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The Foundation supports groups in New York City that are working on problems of urgent concern to residents of disadvantaged communities and neighborhoods. We are particularly interested in start-up grants to new, untested programs that have few other sources of support. We are enthusiastic admirers of the resilience and energy of New York's neighborhoods. We believe the vitality of its neighborhoods is the city's greatest resource.
We do not limit our grants to specified issue areas, although under the terms of a restricted endowment, half our grants are reserved for projects involving youth or the elderly. Instead, we look at the characteristics of the organization or project applying. Because we believe in a pluralist, inclusive democracy, we seek to support programs emerging from communities where existing services and institutions do not reach, neighborhoods taking action for their own betterment, and population groups organizing to create a collective voice where they have not been heard.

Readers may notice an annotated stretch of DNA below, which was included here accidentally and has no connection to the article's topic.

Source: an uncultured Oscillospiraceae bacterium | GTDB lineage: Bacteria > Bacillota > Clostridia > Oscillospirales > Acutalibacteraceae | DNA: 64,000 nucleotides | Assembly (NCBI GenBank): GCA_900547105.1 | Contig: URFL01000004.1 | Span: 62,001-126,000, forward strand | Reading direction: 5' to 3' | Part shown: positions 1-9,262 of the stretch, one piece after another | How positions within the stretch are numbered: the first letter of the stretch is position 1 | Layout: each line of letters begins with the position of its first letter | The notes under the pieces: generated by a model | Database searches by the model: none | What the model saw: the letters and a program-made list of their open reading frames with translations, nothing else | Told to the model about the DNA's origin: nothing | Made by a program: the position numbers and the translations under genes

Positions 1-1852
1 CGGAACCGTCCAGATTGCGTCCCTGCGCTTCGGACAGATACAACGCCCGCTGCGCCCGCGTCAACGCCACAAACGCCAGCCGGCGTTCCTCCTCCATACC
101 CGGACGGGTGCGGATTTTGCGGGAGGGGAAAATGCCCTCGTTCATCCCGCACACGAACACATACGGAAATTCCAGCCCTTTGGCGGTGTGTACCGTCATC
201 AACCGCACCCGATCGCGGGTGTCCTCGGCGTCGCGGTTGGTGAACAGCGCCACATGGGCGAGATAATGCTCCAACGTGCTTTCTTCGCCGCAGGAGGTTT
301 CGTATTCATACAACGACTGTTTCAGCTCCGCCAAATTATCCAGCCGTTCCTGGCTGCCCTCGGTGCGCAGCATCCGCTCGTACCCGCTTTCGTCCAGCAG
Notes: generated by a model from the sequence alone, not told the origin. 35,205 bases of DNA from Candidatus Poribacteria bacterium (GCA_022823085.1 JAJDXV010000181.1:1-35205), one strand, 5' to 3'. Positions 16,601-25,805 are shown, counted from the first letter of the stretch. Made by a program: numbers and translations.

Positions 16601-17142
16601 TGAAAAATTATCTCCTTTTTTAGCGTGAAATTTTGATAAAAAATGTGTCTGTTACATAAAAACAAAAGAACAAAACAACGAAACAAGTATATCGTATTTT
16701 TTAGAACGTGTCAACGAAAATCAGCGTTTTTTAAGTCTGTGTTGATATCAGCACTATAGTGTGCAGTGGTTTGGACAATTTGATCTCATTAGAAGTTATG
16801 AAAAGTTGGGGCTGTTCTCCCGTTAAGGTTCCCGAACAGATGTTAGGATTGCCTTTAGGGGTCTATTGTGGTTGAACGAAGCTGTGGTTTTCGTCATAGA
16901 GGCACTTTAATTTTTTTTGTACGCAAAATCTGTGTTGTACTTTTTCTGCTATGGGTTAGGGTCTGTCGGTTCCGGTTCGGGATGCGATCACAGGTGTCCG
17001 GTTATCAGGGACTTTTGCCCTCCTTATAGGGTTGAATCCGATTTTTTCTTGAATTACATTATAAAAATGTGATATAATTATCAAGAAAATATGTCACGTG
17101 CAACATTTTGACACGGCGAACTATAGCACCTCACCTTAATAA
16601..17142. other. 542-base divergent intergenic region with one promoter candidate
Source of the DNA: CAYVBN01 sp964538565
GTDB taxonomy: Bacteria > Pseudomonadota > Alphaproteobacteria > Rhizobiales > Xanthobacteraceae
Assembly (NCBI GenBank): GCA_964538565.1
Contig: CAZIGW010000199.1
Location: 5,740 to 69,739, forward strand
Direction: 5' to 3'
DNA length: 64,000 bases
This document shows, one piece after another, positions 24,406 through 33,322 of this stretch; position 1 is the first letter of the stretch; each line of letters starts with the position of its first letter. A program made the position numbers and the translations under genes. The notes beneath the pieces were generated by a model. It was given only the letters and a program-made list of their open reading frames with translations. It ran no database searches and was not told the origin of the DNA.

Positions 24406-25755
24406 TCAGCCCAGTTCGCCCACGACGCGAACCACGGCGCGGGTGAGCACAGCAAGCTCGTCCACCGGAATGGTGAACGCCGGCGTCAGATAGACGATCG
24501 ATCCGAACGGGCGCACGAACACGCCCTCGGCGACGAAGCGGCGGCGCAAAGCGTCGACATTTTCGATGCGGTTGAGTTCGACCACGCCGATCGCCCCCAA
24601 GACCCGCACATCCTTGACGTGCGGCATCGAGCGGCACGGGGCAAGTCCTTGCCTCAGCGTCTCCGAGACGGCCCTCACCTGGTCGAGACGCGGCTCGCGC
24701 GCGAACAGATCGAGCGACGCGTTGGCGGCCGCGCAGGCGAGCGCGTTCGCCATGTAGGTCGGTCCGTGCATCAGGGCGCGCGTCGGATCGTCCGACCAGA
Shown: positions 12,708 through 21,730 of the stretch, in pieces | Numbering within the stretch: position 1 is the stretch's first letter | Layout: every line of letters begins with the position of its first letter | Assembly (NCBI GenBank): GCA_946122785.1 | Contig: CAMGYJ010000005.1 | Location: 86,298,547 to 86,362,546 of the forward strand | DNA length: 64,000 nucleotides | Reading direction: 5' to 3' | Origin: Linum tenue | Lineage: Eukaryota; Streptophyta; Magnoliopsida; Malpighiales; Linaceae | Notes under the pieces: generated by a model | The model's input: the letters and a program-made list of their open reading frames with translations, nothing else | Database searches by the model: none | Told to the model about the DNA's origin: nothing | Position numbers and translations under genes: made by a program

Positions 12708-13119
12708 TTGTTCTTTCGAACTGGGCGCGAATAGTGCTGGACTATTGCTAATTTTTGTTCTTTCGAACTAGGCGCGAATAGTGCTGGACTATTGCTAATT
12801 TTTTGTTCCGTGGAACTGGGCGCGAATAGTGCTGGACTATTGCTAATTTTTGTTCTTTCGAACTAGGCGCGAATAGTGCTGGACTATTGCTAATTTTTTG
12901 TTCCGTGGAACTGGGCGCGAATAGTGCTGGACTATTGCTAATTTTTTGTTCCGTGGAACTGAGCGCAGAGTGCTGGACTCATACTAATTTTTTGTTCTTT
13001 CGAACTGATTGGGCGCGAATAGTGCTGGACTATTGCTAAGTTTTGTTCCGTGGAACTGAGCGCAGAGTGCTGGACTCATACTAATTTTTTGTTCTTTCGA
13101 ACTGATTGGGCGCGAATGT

Our grant decisions weigh whether pressing human needs will be alleviated, but place greater emphasis on whether, in the process of carrying out their work, individuals and groups will become more educated and active participants in the overall life of the city.
In recent years, the Board has reaffirmed the Foundation's strong interest in community organizing and in advocacy by and for the populations of concern to us. It has also limited the circumstances in which we will support direct service programs. We will give preference to organizations that look likely to move toward advocacy and organizing.